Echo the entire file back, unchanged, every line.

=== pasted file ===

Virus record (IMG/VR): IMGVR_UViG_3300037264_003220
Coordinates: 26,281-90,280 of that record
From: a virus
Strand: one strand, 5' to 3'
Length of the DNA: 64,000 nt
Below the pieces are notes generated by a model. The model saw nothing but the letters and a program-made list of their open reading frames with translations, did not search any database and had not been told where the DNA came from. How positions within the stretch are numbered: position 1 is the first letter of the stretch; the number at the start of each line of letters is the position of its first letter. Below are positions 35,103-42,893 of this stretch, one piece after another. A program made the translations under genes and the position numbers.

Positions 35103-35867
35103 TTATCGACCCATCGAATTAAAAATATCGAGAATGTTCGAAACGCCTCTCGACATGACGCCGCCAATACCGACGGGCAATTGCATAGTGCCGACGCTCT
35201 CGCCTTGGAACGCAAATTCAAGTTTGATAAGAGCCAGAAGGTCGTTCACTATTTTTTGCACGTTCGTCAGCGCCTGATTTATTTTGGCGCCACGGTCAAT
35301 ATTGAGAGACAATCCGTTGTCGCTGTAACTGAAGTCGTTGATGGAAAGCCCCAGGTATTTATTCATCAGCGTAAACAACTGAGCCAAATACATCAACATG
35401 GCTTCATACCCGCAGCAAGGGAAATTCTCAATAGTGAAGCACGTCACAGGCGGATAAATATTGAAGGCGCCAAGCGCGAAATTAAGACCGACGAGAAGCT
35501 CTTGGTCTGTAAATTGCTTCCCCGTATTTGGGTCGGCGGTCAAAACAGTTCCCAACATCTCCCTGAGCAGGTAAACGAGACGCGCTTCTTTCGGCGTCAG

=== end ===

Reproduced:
Virus record (IMG/VR): IMGVR_UViG_3300037264_003220
Coordinates: 26,281-90,280 of that record
From: a virus
Strand: one strand, 5' to 3'
Length of the DNA: 64,000 nt
Below the pieces are notes generated by a model. The model saw nothing but the letters and a program-made list of their open reading frames with translations, did not search any database and had not been told where the DNA came from. How positions within the stretch are numbered: position 1 is the first letter of the stretch; the number at the start of each line of letters is the position of its first letter. Below are positions 35,103-42,893 of this stretch, one piece after another. A program made the translations under genes and the position numbers.

Positions 35103-35867
35103 TTATCGACCCATCGAATTAAAAATATCGAGAATGTTCGAAACGCCTCTCGACATGACGCCGCCAATACCGACGGGCAATTGCATAGTGCCGACGCTCT
35201 CGCCTTGGAACGCAAATTCAAGTTTGATAAGAGCCAGAAGGTCGTTCACTATTTTTTGCACGTTCGTCAGCGCCTGATTTATTTTGGCGCCACGGTCAAT
35301 ATTGAGAGACAATCCGTTGTCGCTGTAACTGAAGTCGTTGATGGAAAGCCCCAGGTATTTATTCATCAGCGTAAACAACTGAGCCAAATACATCAACATG
35401 GCTTCATACCCGCAGCAAGGGAAATTCTCAATAGTGAAGCACGTCACAGGCGGATAAATATTGAAGGCGCCAAGCGCGAAATTAAGACCGACGAGAAGCT
35501 CTTGGTCTGTAAATTGCTTCCCCGTATTTGGGTCGGCGGTCAAAACAGTTCCCAACATCTCCCTGAGCAGGTAAACGAGACGCGCTTCTTTCGGCGTCAG